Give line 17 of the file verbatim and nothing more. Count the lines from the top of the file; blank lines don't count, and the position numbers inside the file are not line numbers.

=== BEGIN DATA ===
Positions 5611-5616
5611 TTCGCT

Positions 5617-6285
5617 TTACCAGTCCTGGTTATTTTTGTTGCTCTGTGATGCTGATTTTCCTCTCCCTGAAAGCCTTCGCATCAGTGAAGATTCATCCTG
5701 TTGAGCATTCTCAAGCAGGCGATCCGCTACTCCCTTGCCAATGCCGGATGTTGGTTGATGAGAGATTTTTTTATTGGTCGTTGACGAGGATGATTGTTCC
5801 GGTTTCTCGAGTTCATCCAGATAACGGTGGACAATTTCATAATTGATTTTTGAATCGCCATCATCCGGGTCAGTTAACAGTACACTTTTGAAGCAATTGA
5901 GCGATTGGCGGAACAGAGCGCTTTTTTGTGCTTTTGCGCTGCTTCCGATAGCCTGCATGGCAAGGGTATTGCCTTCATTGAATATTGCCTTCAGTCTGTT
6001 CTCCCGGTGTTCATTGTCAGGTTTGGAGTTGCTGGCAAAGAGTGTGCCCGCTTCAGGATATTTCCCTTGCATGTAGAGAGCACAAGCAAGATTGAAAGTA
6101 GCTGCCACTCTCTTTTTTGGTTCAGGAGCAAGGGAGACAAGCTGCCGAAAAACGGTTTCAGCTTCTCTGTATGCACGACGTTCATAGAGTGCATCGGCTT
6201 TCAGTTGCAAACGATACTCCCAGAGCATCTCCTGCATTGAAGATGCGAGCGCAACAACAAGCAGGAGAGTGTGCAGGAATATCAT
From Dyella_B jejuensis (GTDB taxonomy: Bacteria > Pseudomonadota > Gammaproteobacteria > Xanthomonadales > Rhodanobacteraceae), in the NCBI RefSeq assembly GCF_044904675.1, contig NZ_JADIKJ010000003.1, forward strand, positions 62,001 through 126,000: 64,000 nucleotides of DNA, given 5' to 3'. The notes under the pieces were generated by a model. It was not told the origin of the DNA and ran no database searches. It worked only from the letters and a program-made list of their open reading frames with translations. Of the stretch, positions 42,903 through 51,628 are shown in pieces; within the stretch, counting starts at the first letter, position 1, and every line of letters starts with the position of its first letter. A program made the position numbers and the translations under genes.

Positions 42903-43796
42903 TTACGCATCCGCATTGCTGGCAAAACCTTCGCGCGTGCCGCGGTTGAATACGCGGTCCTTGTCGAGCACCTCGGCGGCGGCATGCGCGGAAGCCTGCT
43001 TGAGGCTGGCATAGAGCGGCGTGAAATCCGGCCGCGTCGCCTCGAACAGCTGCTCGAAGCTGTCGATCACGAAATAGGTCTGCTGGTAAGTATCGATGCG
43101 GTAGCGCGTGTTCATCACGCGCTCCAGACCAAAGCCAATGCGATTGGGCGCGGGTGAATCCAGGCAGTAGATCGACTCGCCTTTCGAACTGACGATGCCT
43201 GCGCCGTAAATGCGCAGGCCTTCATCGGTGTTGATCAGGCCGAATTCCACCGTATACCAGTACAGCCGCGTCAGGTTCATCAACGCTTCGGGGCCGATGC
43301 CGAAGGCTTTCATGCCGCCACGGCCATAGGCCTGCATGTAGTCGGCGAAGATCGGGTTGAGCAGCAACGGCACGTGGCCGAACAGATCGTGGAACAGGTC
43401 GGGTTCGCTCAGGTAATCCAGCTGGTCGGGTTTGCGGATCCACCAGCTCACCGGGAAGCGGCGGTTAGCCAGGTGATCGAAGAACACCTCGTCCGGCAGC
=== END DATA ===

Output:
43301 CGAAGGCTTTCATGCCGCCACGGCCATAGGCCTGCATGTAGTCGGCGAAGATCGGGTTGAGCAGCAACGGCACGTGGCCGAACAGATCGTGGAACAGGTC